if (id(storage_level).state <= 33) {
              it.image(x, y, id(battery_low));
            } else if (id(storage_level).state <= 66) {
              it.image(x, y, id(battery_medium));
            } else {
              it.image(x, y, id(battery_high));
            it.printf(x+20, y+15, id(font_regular_16), TextAlign::BASELINE_LEFT, "%2.0f%%", id(storage_level).state);
          if (id(consumption_energy).has_state()) {
            it.image(6, 62, id(home_lightning_bolt_outline));
            it.printf(32, 79, id(font_regular_16), TextAlign::BASELINE_LEFT, "%.1fkWh", id(consumption_energy).state);

          if (id(exported_energy).has_state()) {
            it.image(6, 106, id(transmission_tower_export));
            it.printf(32, 123, id(font_regular_16), TextAlign::BASELINE_LEFT, "%.1fkWh", id(exported_energy).state);
          if (id(imported_energy).has_state()) {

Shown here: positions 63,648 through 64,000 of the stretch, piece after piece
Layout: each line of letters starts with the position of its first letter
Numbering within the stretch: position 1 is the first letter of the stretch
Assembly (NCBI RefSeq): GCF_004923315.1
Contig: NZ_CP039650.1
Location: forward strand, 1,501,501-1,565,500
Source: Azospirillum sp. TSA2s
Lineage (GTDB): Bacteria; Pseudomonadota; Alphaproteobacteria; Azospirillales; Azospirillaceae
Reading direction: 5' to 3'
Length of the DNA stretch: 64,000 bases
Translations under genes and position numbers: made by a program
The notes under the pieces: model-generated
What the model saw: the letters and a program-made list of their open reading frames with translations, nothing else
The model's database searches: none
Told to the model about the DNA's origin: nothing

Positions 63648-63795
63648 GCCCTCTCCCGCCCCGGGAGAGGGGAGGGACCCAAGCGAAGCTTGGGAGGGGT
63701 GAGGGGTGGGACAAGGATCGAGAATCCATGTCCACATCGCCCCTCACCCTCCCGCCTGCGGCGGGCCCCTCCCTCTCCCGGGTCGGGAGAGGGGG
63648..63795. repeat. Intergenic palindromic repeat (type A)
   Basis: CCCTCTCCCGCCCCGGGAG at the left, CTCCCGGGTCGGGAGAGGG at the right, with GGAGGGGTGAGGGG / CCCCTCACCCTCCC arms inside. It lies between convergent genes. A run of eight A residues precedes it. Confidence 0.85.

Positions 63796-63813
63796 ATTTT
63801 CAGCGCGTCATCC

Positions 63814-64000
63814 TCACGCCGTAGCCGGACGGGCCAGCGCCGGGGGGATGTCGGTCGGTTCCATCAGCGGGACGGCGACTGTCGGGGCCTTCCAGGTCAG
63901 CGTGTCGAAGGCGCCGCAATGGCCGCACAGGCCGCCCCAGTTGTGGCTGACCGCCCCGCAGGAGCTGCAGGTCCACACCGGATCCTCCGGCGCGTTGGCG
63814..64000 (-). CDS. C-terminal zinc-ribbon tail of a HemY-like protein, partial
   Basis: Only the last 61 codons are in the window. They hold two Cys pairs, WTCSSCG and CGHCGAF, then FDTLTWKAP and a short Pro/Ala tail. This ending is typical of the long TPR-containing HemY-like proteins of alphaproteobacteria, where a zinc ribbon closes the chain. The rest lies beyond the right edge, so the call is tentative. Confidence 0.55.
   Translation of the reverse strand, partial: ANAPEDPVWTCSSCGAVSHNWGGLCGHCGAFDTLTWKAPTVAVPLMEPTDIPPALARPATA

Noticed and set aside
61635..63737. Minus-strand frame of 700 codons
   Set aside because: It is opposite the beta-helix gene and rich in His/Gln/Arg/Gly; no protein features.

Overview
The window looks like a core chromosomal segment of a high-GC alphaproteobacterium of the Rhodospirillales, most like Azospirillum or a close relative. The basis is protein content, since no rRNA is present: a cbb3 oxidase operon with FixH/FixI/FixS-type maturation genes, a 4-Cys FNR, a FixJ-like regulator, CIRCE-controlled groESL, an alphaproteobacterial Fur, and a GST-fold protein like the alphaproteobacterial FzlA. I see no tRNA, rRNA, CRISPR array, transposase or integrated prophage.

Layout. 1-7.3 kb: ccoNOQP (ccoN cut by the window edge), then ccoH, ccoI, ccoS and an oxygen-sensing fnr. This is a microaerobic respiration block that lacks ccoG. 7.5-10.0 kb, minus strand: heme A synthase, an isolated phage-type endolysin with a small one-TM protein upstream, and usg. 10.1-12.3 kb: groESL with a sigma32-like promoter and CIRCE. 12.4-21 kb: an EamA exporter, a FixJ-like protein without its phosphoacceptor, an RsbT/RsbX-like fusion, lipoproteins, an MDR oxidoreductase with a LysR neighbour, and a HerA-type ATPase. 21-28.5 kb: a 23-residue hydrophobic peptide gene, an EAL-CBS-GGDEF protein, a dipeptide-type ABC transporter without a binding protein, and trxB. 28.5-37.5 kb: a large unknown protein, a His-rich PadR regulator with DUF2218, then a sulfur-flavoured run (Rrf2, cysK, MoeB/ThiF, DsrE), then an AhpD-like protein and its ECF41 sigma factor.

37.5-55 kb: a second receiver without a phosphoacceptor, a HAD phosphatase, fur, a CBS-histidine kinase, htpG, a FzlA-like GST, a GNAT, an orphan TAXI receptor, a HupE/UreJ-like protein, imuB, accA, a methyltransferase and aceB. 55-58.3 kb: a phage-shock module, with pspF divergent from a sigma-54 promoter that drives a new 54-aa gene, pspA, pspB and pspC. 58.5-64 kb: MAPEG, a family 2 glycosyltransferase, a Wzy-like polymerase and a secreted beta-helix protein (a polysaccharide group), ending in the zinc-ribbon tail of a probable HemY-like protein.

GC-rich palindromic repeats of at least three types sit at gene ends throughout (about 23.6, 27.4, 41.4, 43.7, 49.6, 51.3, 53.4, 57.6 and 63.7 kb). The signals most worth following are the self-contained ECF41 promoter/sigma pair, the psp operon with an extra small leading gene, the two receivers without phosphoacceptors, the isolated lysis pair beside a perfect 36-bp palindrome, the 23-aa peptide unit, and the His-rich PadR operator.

it.image(100, 106, id(transmission_tower_import));
            it.printf(123, 123, id(font_regular_16), TextAlign::BASELINE_LEFT, "%.1fkWh", id(imported_energy).state);

I wanted my display to always show the current time and the outside temperature. To ensure a consistent display and smooth transitions, all display pages have a heading and a line that visually separates the information. You will find these lines of code on all four virtual screens. The rest is individual for each screen, depending on the information displayed.

To render on the display you essentially need three variables. The x & y coordinates of the display’s coordinate system and the information - text, images, graphics - to be displayed. The top left corner of the display is always the origin of the pixel coordinate system. It has the coordinates x=0, y=0.